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Eagerly Anticipated Heart Procedure Debuts at North Kansas City Hospital

David Otto, Gladstone,
enjoys the simpler things
in life, like yardwork,
after undergoing a new
heart procedure which
proved to be the answer
for his heart blockage.

As soon as the new drug-eluting stent arrived at North Kansas City Hospital, David Otto was ready to be one of the first in Kansas City to receive the recently approved procedure. Only four hospitals in Kansas City were able to provide the procedure during this initial release of the stent. The new stent, approved by the U.S. Food and Drug Administration only days before Otto's procedure, is a new way to open clogged arteries. The tiny metal stent is coated with a drug called sirolimus, which is absorbed through the heart vessel over several weeks after implantation.  Studies show the stent helps eliminate tissue re-growth inside the artery, which can lead to reblockage (restenosis) and potential repeat procedures.

Otto, 64, suffered two heart attacks in 1984 and 2002. Recently his wife, CeCe, noticed he was short of breath and more tired. Tests revealed one of the arteries leading to his heart was over 95 percent blocked. While not for everyone, doctors felt the new procedure would be ideal for Otto because bypass surgery was a high risk due to his past heart damage.

"I am relieved to get the drug-eluting stent since it has a higher success rate at keeping the artery open compared to a regular stent," says Otto.

"This state-of-the art technology may help reduce the need for additional angioplasty procedures or bypass surgery for many patients like David," says W. Kent Barr, MD, North Kansas City Hospital cardiologist, who performed the procedure.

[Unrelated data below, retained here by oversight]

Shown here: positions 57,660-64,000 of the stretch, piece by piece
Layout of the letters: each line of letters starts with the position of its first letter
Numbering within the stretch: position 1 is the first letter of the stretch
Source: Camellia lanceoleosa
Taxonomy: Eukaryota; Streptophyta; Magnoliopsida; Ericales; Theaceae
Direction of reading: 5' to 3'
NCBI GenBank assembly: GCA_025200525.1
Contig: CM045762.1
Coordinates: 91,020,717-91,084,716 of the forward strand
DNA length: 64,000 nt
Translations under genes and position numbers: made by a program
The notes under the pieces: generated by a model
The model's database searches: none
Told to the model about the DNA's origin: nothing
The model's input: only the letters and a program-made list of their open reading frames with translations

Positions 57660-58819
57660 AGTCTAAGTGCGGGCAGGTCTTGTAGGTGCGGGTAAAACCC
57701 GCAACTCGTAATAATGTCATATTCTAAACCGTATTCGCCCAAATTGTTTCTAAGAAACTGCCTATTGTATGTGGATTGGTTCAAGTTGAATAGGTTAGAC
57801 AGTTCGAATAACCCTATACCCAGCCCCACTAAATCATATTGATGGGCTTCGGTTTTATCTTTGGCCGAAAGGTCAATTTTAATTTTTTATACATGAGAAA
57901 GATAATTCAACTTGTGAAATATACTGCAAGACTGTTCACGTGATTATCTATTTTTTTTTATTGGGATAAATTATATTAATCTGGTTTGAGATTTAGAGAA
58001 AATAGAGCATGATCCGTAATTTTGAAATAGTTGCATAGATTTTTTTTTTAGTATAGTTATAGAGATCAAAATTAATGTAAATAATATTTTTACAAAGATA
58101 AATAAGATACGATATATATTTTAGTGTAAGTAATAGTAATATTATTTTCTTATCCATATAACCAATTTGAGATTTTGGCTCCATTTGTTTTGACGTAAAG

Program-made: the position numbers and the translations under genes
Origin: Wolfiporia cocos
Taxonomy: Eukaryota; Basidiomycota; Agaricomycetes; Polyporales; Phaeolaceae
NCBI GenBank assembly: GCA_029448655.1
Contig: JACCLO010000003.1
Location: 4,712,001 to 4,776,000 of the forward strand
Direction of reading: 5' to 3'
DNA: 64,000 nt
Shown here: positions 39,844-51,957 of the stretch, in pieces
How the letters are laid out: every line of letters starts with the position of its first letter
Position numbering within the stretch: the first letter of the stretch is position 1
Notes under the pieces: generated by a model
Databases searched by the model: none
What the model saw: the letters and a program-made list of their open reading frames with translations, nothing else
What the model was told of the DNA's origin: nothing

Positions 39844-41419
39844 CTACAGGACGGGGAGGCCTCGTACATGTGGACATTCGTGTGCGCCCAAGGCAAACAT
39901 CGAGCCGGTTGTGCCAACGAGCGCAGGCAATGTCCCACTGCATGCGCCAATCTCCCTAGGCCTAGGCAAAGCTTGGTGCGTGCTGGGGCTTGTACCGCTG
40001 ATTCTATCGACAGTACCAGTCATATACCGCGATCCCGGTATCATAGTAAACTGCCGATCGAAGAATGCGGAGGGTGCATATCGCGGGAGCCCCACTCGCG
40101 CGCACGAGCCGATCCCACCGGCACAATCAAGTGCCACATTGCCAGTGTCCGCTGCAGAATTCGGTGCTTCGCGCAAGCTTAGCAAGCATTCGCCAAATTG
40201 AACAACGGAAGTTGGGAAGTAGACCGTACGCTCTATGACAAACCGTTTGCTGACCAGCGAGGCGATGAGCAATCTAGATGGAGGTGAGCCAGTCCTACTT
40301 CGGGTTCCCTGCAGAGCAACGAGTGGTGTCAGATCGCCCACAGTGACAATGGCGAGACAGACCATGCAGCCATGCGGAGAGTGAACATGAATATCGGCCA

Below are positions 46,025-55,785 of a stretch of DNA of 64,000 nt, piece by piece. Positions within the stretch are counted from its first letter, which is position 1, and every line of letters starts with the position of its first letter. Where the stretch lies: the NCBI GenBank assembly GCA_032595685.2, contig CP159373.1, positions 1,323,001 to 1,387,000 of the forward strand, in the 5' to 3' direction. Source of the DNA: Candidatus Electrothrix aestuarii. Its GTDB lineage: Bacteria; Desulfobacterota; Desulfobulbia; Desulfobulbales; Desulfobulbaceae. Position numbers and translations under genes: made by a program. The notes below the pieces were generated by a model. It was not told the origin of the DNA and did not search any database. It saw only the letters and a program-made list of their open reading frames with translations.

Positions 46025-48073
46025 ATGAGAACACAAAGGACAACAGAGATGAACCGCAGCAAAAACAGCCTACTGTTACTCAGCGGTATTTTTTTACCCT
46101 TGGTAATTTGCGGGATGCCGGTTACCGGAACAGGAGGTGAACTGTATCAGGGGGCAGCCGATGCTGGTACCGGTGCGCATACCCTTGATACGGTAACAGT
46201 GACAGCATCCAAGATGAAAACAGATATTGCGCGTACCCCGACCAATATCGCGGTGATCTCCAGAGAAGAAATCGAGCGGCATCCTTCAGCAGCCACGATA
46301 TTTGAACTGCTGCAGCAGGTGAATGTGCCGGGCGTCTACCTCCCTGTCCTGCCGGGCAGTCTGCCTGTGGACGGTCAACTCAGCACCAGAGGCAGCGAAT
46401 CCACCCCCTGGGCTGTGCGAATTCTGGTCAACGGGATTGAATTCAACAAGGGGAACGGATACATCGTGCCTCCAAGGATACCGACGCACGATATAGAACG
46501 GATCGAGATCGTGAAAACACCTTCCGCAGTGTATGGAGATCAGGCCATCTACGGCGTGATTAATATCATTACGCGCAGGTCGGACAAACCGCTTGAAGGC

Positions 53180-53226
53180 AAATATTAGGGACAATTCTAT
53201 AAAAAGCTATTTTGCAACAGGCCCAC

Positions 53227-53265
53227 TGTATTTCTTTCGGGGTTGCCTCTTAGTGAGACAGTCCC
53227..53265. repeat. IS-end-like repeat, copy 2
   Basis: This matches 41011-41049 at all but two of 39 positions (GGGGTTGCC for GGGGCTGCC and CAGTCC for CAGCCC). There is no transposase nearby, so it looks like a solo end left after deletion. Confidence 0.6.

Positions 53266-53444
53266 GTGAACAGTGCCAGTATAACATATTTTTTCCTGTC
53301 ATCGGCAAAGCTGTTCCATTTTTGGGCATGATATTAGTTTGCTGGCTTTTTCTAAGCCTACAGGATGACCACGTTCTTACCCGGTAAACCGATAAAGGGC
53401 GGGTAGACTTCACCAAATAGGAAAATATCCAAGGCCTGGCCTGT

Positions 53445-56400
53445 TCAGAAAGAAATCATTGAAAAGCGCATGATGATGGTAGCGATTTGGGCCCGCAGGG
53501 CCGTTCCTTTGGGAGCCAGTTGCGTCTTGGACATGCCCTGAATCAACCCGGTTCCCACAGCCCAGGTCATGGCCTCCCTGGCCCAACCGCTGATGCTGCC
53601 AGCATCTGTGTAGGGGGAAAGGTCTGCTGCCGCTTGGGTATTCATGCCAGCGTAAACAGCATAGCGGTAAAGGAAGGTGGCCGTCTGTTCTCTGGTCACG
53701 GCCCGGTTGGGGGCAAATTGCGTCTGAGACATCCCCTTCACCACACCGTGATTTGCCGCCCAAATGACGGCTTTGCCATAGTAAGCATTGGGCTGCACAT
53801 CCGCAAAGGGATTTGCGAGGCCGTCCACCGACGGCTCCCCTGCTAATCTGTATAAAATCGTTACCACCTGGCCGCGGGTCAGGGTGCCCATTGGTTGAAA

In an angioplasty procedure, a tiny balloon is inflated within an artery to push plaque against the artery wall. When the balloon is deflated, a wire-meshed stent provides a metal framework to keep the artery open. In 15 to 30 percent of the cases, scar-like tissue grows into the stent which may cause the artery to clog again. The new stent will release drugs to help reduce the rate of scar tissue growth and reblockage of the artery.

Otto and his wife are glad he recovered so quickly from the procedure. "This was much less invasive than his previous bypass surgery. Within 23-hours after the procedure, he was up and about," says CeCe Otto. Not only is Otto grateful North Kansas City Hospital had this new technology available so quickly, he also raves about the care he received. "Everyone was so helpful and caring," he says.

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  • Drug-eluting Stent, David Otto